message 8: by Caitlin (last edited Feb 15, 2011 01:28PM) (new)

Caitlin (catsbooksandcritters) | 71 comments Mod
Daniel, I did try to keep the time it was written in mind, and I agree it is creepy how close this is to our reality. But it was just not my taste.


message 9: by Daniel (new)

Daniel Reyes (dadrocant) | 9 comments Caitlin, I didn't say you had to like it, it was just some general advice to everyone who wants to read it. I loved it, but that doesn't mean everyone has to do so as well; in fact I tend to hate many of the books on the NY Times Best Seller's list.


message 10: by Hannah (new)

Hannah (hannahahn) | 1 comments Did you notice how the characters exclaim "Ford!" when they're surprised or scared? I just realized that Huxley was referring to the then-new idea of assembly line manufacturing that their society is built around.


message 11: by Vincent (new)

Vincent Hobbes (vincenthobbes) | 8 comments One of my favorite dystopian novels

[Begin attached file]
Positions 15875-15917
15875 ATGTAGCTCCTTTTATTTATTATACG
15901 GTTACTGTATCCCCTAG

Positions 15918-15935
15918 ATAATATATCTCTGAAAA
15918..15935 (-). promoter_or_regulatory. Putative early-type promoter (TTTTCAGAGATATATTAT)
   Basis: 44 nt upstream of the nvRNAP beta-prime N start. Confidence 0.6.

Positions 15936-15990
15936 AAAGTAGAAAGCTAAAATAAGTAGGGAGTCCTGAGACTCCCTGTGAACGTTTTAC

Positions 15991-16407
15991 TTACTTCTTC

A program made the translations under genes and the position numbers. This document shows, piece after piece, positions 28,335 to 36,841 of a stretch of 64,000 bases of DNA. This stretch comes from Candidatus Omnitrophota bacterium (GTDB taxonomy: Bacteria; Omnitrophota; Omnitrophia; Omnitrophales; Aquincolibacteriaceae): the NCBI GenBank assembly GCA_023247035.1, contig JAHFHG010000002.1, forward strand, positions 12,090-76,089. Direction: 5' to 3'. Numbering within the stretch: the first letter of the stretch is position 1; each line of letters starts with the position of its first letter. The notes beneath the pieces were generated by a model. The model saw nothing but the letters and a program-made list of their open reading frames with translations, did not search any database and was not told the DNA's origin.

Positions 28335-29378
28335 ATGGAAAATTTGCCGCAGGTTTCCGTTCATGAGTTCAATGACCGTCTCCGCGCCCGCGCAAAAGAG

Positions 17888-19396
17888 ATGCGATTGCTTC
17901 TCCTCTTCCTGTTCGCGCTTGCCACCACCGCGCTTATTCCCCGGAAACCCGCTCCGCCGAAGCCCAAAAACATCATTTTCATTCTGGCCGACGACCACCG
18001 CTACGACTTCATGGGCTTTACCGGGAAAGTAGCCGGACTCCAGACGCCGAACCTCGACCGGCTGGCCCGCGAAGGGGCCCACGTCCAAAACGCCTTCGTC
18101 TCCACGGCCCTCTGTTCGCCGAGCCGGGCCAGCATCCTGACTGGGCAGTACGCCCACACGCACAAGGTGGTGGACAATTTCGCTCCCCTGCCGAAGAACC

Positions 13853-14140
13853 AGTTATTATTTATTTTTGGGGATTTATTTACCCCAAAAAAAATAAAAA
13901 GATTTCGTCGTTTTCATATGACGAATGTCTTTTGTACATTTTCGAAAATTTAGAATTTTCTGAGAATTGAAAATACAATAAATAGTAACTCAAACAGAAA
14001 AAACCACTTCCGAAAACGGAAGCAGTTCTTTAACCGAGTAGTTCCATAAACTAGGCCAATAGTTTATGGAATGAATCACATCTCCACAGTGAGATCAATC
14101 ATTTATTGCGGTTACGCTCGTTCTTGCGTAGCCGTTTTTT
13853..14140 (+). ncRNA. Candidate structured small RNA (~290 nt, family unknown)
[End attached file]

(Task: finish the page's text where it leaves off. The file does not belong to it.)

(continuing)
message 12: by Patrick (new)

Patrick | 9 comments Daniel wrote: "When reading this book you have to take into account the time it was written in and why the choices made by Huxley for his setting. Some of the things seen in this novel are not too far off from wh..."

Exactly the way I feel about this one. One of my favorites indeed.


message 13: by uh8myzen (new)

uh8myzen | 3 comments Daniel wrote: "When reading this book you have to take into account the time it was written in and why the choices made by Huxley for his setting. Some of the things seen in this novel are not too ...

You are so right.

This is a classic of dystopian literature, and almost all of the dystopian texts written today owe a great debt to Brave New World and infact, many pay homage to it.

As much as I love Dystopian fiction (and write it), I find that much of what is written today is just a rehashing of what Huxley, Atwood, Orwell, Wells have already done years ago. The only difference is the changing of technologies that give the newer books an authenticity to younger generations.